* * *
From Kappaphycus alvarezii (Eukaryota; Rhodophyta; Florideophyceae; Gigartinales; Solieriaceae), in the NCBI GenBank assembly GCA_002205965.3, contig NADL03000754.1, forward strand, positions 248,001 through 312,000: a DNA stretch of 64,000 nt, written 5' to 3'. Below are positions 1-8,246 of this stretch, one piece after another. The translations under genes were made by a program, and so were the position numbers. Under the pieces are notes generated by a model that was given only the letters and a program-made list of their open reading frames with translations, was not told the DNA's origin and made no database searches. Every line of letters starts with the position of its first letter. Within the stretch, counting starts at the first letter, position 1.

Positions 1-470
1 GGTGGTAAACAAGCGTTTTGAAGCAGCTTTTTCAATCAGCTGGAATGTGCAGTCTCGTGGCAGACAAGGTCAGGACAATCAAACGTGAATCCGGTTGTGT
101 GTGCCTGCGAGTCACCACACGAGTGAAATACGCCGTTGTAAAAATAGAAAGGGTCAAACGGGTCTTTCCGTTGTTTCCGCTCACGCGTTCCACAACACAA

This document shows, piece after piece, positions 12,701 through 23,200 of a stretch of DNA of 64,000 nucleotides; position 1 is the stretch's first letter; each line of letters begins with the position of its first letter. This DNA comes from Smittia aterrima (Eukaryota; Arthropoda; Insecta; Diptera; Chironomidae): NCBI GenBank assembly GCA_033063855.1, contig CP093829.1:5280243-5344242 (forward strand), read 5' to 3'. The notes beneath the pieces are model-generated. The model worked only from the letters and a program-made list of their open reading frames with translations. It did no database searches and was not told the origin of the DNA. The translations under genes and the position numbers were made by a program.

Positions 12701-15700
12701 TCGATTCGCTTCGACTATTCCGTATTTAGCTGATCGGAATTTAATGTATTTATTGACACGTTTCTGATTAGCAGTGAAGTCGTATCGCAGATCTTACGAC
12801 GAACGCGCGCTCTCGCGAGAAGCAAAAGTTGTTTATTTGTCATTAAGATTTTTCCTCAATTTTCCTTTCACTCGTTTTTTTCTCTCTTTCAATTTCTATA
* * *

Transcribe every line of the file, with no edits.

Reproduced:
From Kappaphycus alvarezii (Eukaryota; Rhodophyta; Florideophyceae; Gigartinales; Solieriaceae), in the NCBI GenBank assembly GCA_002205965.3, contig NADL03000754.1, forward strand, positions 248,001 through 312,000: a DNA stretch of 64,000 nt, written 5' to 3'. Below are positions 1-8,246 of this stretch, one piece after another. The translations under genes were made by a program, and so were the position numbers. Under the pieces are notes generated by a model that was given only the letters and a program-made list of their open reading frames with translations, was not told the DNA's origin and made no database searches. Every line of letters starts with the position of its first letter. Within the stretch, counting starts at the first letter, position 1.

Positions 1-470
1 GGTGGTAAACAAGCGTTTTGAAGCAGCTTTTTCAATCAGCTGGAATGTGCAGTCTCGTGGCAGACAAGGTCAGGACAATCAAACGTGAATCCGGTTGTGT
101 GTGCCTGCGAGTCACCACACGAGTGAAATACGCCGTTGTAAAAATAGAAAGGGTCAAACGGGTCTTTCCGTTGTTTCCGCTCACGCGTTCCACAACACAA

This document shows, piece after piece, positions 12,701 through 23,200 of a stretch of DNA of 64,000 nucleotides; position 1 is the stretch's first letter; each line of letters begins with the position of its first letter. This DNA comes from Smittia aterrima (Eukaryota; Arthropoda; Insecta; Diptera; Chironomidae): NCBI GenBank assembly GCA_033063855.1, contig CP093829.1:5280243-5344242 (forward strand), read 5' to 3'. The notes beneath the pieces are model-generated. The model worked only from the letters and a program-made list of their open reading frames with translations. It did no database searches and was not told the origin of the DNA. The translations under genes and the position numbers were made by a program.

Positions 12701-15700
12701 TCGATTCGCTTCGACTATTCCGTATTTAGCTGATCGGAATTTAATGTATTTATTGACACGTTTCTGATTAGCAGTGAAGTCGTATCGCAGATCTTACGAC
12801 GAACGCGCGCTCTCGCGAGAAGCAAAAGTTGTTTATTTGTCATTAAGATTTTTCCTCAATTTTCCTTTCACTCGTTTTTTTCTCTCTTTCAATTTCTATA